On the oscillation of solutions for a class of second-order nonlinear stochastic difference equations
© Yu et al.; licensee Springer. 2014
Received: 30 November 2013
Accepted: 2 March 2014
Published: 18 March 2014
In this paper, we investigate the asymptotical behavior for a partial sum sequence of independent random variables, and we derive a law of the iterated logarithm type. It is worth to point out that the partial sum sequence needs not to be an independent increment process. As an application of the theory established, we also give a sufficient criterion on the almost sure oscillation of solutions for a class of second-order stochastic difference equation of neutral type.
where is determined by and . The proof of (1.6) is to be given in Section 4. Denoting for any , it implies . It is obvious that is not independent of even though is a sequence of independent random variables. That is to say that does not have the independent increment property, which means that we do not directly adopt law of the iterated logarithm to to obtain their limit behavior. However, under some restrictions we can use a roundabout way to analyze the limit behavior on by the law of the iterated logarithm, then we give some sufficient conditions on the almost sure oscillation for (1.3). These results and proofs are deferred to the following sections.
2 Definitions and assumptions
Throughout this paper, the following notation, definitions, and assumptions are needed. ℕ and ℝ denote, respectively, the positive integer numbers and real numbers. Let for every . denotes a complete probability space. is a random variable sequence defined on . We suppose that filtration is naturally generated, namely that . We use the standard abbreviations ‘a.s.’ and ‘i.i.d.’ instead of ‘almost surely’ and ‘independent identically distribution’, respectively. For simplicity, we denote throughout this paper.
(A2.1) for every ,
(A2.2) for every ,
(A2.3) F is assumed to be Borel measurable and to obey for , and ,
(A2.4) is assumed to be independent identically distributed random variable sequence defined on , and, moreover, , .
Definition 2.1 is called a solution of (1.3) with initial values , . is constituted by and , , where is obtained by steps of iteration of (1.3) with initial values , .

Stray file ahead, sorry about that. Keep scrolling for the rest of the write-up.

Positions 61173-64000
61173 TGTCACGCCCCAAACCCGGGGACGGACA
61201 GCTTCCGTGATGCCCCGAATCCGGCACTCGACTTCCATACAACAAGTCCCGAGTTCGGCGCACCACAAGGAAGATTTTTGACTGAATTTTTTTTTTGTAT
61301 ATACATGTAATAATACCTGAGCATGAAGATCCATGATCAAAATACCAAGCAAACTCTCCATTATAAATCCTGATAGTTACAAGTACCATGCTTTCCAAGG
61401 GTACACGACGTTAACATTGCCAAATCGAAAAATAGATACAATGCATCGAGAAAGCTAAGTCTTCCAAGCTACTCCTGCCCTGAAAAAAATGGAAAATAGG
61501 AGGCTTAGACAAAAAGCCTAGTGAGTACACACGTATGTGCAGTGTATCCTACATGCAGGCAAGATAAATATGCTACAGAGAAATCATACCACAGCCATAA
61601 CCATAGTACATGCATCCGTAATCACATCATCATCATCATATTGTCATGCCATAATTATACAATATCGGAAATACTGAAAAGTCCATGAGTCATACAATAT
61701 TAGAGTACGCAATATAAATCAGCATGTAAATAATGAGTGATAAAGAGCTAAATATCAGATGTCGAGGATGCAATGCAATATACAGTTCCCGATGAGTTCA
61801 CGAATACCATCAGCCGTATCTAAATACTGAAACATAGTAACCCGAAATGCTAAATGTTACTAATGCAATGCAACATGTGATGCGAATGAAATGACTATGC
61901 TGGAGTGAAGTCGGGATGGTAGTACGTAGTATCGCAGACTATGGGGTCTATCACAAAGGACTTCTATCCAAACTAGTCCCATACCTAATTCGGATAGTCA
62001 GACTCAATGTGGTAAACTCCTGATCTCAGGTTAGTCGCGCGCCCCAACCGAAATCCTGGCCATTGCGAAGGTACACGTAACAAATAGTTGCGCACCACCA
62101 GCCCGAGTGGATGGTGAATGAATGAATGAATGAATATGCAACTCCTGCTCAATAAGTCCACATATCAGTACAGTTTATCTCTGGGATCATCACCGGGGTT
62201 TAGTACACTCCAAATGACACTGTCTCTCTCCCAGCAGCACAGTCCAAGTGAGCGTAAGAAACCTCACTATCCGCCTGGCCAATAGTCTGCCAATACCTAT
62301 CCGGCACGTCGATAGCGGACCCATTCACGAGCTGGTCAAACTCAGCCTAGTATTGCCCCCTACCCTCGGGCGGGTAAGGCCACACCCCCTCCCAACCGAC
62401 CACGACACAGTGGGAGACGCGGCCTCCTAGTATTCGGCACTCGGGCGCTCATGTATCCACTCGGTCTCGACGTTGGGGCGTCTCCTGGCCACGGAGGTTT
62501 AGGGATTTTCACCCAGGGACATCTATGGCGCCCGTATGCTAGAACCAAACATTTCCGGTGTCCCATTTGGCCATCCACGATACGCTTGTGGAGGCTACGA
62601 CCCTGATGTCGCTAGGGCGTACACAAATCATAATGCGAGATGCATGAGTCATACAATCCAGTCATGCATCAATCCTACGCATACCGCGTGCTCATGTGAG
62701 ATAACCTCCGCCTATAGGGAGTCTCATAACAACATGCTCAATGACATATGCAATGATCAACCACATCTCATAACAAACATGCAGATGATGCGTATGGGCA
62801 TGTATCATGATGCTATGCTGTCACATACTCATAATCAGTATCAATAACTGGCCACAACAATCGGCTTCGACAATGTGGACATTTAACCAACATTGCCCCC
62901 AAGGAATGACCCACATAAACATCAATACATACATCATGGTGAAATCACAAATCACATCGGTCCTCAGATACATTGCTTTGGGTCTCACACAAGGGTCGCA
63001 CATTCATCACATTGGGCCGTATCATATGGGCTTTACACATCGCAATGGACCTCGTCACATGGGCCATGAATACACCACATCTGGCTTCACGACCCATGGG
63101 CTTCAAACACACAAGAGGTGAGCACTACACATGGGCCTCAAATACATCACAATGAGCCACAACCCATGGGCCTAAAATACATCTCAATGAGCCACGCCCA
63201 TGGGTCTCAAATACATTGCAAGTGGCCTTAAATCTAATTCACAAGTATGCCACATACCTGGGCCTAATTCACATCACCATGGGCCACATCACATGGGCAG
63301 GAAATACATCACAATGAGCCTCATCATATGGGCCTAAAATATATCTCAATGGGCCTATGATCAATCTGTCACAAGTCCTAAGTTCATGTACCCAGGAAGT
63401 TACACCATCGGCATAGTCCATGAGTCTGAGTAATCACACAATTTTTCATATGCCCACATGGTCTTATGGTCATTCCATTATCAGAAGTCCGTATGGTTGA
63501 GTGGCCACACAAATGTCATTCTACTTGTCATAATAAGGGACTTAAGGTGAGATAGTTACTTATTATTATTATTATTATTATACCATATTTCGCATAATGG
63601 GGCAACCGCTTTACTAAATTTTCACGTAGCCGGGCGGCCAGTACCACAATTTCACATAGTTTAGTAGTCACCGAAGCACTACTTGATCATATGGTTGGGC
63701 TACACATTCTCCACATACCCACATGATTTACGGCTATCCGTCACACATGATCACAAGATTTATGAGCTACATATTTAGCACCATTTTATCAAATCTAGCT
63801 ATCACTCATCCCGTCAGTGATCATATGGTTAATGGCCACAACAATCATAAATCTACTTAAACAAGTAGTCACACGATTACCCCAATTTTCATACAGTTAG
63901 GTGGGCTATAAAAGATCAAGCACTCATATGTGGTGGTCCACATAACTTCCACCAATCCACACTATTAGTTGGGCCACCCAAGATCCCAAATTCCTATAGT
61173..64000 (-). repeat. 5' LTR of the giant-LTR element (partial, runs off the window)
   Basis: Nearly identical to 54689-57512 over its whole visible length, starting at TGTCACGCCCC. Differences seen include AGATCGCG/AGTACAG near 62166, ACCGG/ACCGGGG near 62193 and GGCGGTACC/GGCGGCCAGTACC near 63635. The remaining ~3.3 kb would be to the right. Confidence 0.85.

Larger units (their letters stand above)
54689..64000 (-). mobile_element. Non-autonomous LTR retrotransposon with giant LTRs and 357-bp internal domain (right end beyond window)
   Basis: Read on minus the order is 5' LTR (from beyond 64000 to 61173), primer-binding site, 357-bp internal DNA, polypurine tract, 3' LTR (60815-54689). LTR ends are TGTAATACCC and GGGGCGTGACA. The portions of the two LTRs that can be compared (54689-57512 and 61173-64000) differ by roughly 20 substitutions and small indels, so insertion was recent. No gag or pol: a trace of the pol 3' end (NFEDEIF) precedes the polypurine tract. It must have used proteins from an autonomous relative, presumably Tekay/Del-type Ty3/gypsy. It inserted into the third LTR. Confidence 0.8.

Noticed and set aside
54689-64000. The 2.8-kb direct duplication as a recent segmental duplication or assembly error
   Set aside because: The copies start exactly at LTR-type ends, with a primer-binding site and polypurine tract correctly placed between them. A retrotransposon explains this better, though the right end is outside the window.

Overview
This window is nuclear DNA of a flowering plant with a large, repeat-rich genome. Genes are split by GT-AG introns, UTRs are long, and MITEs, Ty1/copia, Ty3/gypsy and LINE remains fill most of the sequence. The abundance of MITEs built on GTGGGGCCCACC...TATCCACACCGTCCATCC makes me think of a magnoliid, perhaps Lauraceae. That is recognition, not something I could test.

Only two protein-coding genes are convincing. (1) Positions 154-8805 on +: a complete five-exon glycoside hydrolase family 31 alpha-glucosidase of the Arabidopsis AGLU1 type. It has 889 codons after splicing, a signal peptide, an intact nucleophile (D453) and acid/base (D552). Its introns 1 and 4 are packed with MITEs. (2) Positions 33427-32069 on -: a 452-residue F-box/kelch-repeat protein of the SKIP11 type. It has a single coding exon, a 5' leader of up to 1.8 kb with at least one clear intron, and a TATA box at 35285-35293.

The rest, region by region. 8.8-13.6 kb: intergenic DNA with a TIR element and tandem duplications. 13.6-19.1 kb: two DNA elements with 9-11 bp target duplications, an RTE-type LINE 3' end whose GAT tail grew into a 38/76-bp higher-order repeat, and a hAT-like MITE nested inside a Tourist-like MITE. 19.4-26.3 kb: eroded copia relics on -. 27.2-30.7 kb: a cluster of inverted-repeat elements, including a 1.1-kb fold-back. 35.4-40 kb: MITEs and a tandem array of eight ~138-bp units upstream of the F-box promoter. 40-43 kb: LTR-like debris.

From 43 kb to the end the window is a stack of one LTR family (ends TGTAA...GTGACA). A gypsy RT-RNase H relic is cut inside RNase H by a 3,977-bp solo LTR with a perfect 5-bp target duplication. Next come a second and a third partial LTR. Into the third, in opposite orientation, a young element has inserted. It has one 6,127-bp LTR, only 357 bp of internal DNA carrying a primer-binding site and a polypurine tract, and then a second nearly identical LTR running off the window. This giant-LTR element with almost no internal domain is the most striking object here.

where ‘i.o.’ stands for infinitely often.
Definition 2.3 Equation (1.3) is said to be a.s. oscillatory if its any solution is a.s. oscillation.
3 Law of the iterated logarithm
The classical Kolmogorov law of the iterated logarithm is an effective tool in studying the limit behavior of partial sum of independent random variable sequence (see ). In 1973, Chow and Teicher  generalized the classical results and obtained the following law of the iterated logarithm for weighted averages.
Theorem 3.1 (Iterated logarithm laws of weighted averages)
On the above results, notice that is independent of .
Note that is a monotony increasing sequence, hence we give the following hypothesis:
(C.1) There exist constants and such that .
Setting in the above inequalities, we obtain (3.3).
Taking the limit on both sides of the above equation, result (3.4) follows.
Equation (3.5) can be proved similarly. □
Lemma 3.3 (Law of the iterated logarithm on defined by (3.1))
Here α is described as (C.1).
Hence (3.11) holds.
Equation (3.12) can be proved similarly. □
To proceed the study, we give another assumption:
(C.2) There exist such that .
Note that in (C.2). It is obvious that the conclusions of Lemma 3.2 and Lemma 3.3 are also right when (C.2) replaces (C.1).
4 The main results
In this section, we give the main results on the oscillation of the solution of (1.3).
Theorem 4.1 Suppose that (1.3) satisfies, respectively, (A2.1)-(A2.4), then (1.3) is an almost sure oscillation under condition (C.2).
Proof Suppose that the result is not right, then (1.3) must have a solution, denoted as , and it is not an almost sure oscillation. That is to say at least one is not true between and .
Therefore the left-hand side of (4.4) is nonnegative.
due to (). Therefore we find that it is an oscillation by (4.3). This is a contradiction.
2. Secondly, we assume that holds. We may get a contradiction for case 2 similar to case 1. Thus we finish the proof of Theorem 4.1. □
Remark 1 If the condition (C.1) replaces the condition (C.2) of Theorem 4.1 and the other conditions are not changed, then the conclusions of Theorem 4.1 cannot be guaranteed to be right as .
The example is as follows.
here is assumed to satisfy (A2.4) and be locally bounded, i.e., there is and with such that , , .
It is clear that r, f satisfy, respectively, (A2.1) and (A2.2), and F satisfies (A2.3), and (), i.e., satisfies (C.1) but it does not satisfy (C.2).
for every . Here is determined by , and .
, a.s. ().
There is finite value measurable function defined on such that , a.s. ().
for every . Here and are mutually independent.
Thus on by (4.9). Therefore is not an almost sure oscillation, and consequently, (4.6) is not almost surely oscillatory by Definition 2.3. □
This work was supported in part by the National Natural Science Foundation of China under Grants no. 11101054, Hunan Provincial Natural Science Foundation of China under Grant no. 12JJ4005 and the Scientific Research Funds of Hunan Provincial Science and Technology Department of China under Grants no. 2010FJ6036.
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